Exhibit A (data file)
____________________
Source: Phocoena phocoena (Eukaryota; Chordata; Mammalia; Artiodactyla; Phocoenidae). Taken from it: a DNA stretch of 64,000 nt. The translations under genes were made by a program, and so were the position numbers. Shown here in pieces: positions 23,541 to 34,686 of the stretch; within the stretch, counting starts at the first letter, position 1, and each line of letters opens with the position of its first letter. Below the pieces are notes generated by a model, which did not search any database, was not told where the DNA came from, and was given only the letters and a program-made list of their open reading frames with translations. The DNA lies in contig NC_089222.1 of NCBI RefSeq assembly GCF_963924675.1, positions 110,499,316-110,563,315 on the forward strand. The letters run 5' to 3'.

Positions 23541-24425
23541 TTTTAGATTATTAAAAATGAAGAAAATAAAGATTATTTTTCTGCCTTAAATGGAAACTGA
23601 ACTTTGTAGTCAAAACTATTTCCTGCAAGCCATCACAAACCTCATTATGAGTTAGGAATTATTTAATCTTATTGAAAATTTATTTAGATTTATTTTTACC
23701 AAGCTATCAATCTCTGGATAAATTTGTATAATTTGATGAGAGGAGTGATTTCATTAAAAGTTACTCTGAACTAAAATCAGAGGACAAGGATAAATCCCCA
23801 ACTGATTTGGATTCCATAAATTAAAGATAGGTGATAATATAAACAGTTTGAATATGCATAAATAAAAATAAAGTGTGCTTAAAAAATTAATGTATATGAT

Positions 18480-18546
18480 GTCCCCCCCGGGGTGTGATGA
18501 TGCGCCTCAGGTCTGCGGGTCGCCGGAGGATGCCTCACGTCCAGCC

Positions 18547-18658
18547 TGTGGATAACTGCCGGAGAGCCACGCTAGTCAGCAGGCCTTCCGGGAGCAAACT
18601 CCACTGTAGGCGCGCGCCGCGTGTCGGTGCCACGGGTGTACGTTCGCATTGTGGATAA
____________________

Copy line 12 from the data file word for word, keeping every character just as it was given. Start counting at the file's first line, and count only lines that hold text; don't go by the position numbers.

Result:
18601 CCACTGTAGGCGCGCGCCGCGTGTCGGTGCCACGGGTGTACGTTCGCATTGTGGATAA